Oscar Season: Marriage Story

The quality of the Best Picture nominees for 2020 far outweighs that of 2019. That’s not to say that they are a comprenesive list of the best films of the past year, the Oscars are not and have never have been a great measure of that, yet some of them could make a very strong case. The Irishman is great, Parasite is great, Little Women is great, Jojo Rabbit is great, 1917 will probably win, and Joker and Once Upon a Time are interesting enough without being amazing. Okay, no, Once Upon a Time in Hollywood is a waste of a film and my opinion on it hasn’t softened, and I literally forgot about Ford v Ferrari until I typed out its title right here, so maybe I’m being a little over-generous there.

What all of these films have in common is high stakes: will the soldiers complete their mission? Will Jojo keep the Jewish girl safe? Will one car be faster than another over the period of 24 hours? (dear God, it’s hard to make that film sound interesting). The characters of The Irishman are one wrong move away from death at all times. Once Upon a Time In Hollywood tantalizes with the promise of being Tarantino’s last film. Truly, stakes raised high across the board.

Yet high stakes are not defined by impending death. When done right, they can be the crumbling of a marriage, a divorce that has a child at the center of it, two people who have to learn to live without each other while still being part of each others lives. Noah Baumbach’s simply titled Marriage Story effortlessly makes these experiences feel like life and death, and with the help of two actors at the top of their game, he crafts a story of the familiar that dwells of the intricacies of the destruction and creation of something new that can be the reality of a divorce.

Scarlett Johansson and Adam Driver star as a New York theater couple – he is the director and she his star performer – as we follow the process of their divorce. Things start out fairly amicably; we even begin the film with the couple reciting a list of what they love about the other person. It’s a beautiful opening, giving us an easy way of getting to know these characters that doesn’t feel cheap or merely functional. Or perhaps it would have, but when it comes to actually reading these lists out to each other, Nicole (Johansson) refuses. It’s unclear why until Nicole moves to Los Angeles and talks to her lawyer Nora, played by the outstanding Laura Dern, about how she feels like she has been marching to the beat of Charlie’s (Driver) drum for all the years of their marriage, and this divorce represents a chance to push back against that.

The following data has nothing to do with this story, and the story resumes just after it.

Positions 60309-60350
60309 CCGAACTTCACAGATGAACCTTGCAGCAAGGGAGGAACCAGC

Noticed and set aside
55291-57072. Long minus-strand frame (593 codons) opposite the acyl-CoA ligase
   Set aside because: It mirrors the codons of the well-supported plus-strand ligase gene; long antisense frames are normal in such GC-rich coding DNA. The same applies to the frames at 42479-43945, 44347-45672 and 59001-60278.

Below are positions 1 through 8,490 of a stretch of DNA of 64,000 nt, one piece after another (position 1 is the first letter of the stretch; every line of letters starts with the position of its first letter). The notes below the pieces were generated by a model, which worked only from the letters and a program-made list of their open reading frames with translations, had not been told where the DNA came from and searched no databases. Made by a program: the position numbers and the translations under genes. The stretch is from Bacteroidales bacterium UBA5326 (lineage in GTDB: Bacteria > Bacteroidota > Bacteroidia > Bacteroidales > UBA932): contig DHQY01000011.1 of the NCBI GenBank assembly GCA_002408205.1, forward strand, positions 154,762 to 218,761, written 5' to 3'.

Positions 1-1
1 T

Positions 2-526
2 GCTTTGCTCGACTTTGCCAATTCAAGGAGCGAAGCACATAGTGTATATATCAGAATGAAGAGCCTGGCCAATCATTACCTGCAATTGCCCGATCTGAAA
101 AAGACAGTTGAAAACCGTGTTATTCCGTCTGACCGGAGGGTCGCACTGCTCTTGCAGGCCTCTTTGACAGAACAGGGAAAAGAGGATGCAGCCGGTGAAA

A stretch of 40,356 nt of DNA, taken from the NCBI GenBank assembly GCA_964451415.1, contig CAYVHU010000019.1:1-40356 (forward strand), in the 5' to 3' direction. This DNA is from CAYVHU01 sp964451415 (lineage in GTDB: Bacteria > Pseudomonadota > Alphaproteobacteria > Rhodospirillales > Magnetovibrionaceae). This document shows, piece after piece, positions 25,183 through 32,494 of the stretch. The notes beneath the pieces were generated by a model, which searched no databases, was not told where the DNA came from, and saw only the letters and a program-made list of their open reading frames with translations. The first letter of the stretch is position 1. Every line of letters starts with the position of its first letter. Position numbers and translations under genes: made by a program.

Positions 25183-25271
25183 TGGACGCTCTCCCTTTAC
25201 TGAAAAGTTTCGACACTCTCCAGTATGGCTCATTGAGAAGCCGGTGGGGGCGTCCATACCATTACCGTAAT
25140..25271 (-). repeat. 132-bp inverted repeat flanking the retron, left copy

What keeps Marriage Story from feeling to heavy, or cliched, is that we get to see both of Nicole and Charlie at their best and worst, how their divorce has become about winning instead of what is best for their son. As Nicole felt almost invisible in the marriage we see Charlie feeling the same way through the separation: like photos of himself with his in-laws disappearing, Baumbach uses the motif of ghosts to externalize Charlie’s feelings of displacement from his son and his old life. He spends a sadly humorous montage dressed as the Invisible Man, and his theater company is also called Exit Ghost. Okay, so it’s not subtle, but this is good stuff.

Charlie is obviously based on the director, a character who a lot of people in this film call a genius (though only Nicole seems to mean it),  yet there is no sense that the film is taking the side of one character over the other. Yet that is the nature of divorce: as Alan Alda puts it “a death without a body”. They can be amicable, but think about your own experience – you probably know at least one that started with the best intentions only to turn ugly as hell.

That’s what Marriage Story shows us. We are given Nicole and Charlie at their best so we can remember those characteristics as things turn nasty. No-one is at their best in a break-up, especially when there is kids involved, but this story offers us a look into how difficult this transition can be, and how strange it is to be connected but not together – a true look into life post-love.

Welcome to Oscar Season! Catch up on our previous coverage right here, and weigh in with your opinions on the nominations below!

By Kevin Boyle

(header image via Angelus News)

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